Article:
Published: 2020-07-22 11:48
Last Updated: 2021-03-06 02:54
An Oxford University experimental COVID-19 vaccine triggered an immune response, data showed on Monday.
A group of 1,077 volunteers were involved in the first stage of clinical trials, which provided evidence of antibodies and T-cells production in response to the vaccine shot.
The new vaccine, ChAdOx1 nCoV-19, is a heavily modified version of a genetically engineered virus that causes common colds in chimpanzees.
“There is still much work to be done…but these early results hold promise," said Professor of Vaccinology at Oxford University, Sarah Gilbert.
The next stage of trials calls for a higher dose and thousands of more volunteers.
There will be volunteering sites in the UK, US, Brazil and South Africa.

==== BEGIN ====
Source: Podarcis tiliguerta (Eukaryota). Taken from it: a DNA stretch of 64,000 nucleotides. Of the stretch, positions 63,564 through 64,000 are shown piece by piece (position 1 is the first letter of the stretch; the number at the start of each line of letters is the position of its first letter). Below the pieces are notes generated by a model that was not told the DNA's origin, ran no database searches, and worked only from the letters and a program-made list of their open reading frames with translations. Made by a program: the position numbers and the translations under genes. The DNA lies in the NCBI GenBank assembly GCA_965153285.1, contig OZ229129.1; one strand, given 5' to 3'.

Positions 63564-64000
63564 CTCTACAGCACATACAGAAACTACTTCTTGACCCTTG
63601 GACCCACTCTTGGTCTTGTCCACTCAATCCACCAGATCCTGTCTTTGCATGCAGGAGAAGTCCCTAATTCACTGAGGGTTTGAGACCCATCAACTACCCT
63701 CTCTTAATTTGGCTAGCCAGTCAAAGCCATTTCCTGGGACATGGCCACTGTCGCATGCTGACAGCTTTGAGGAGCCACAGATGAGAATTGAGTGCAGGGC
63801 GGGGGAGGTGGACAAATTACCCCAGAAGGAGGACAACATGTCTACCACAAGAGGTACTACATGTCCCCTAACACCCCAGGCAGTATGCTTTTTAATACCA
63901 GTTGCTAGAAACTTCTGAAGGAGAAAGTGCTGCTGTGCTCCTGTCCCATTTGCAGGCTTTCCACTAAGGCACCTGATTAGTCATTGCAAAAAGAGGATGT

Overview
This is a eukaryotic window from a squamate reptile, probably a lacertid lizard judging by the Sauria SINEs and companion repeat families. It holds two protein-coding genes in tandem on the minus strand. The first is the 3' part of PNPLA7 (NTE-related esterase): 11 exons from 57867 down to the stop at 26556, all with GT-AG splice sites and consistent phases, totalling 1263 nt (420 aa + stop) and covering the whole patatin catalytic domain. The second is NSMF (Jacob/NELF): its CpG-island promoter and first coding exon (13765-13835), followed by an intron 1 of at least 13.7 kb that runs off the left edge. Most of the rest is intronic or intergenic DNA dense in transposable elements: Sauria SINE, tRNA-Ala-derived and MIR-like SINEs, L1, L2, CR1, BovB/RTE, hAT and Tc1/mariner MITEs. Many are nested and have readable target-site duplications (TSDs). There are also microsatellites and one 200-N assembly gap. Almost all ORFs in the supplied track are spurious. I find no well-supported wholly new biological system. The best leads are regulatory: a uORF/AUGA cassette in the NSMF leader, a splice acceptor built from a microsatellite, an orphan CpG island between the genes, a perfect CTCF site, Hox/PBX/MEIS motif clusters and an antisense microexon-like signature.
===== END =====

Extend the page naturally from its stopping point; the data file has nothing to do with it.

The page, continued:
More than 10,000 people will take part in the UK, approximately 30,000 in the US, 5,000 in Brazil and 2,000 in South Africa.
The United Kingdom has already placed an order of 100 million units.
Egypt has also ordered 30 million units of the vaccine, reported the Egypt Independent.
The vaccine is believed to be safe but has caused side-effects, including fever and headaches.
The vaccine could prove to be effective towards by the end of this year, but will not be accessible to everyone, meaning healthcare workers will have to prioritise high risk patients.
British Prime Minister Boris Johnson said: "Obviously I'm hopeful, I've got my fingers crossed, but to say I'm 100% confident we'll get a vaccine this year, or indeed next year, is, alas, just an exaggeration.”
The US and China have reached a similar stage in developing their own coronavirus vaccines.
Currently, there are 23 COVID-19 vaccines undergoing clinical trials and 140 still in the early development stages.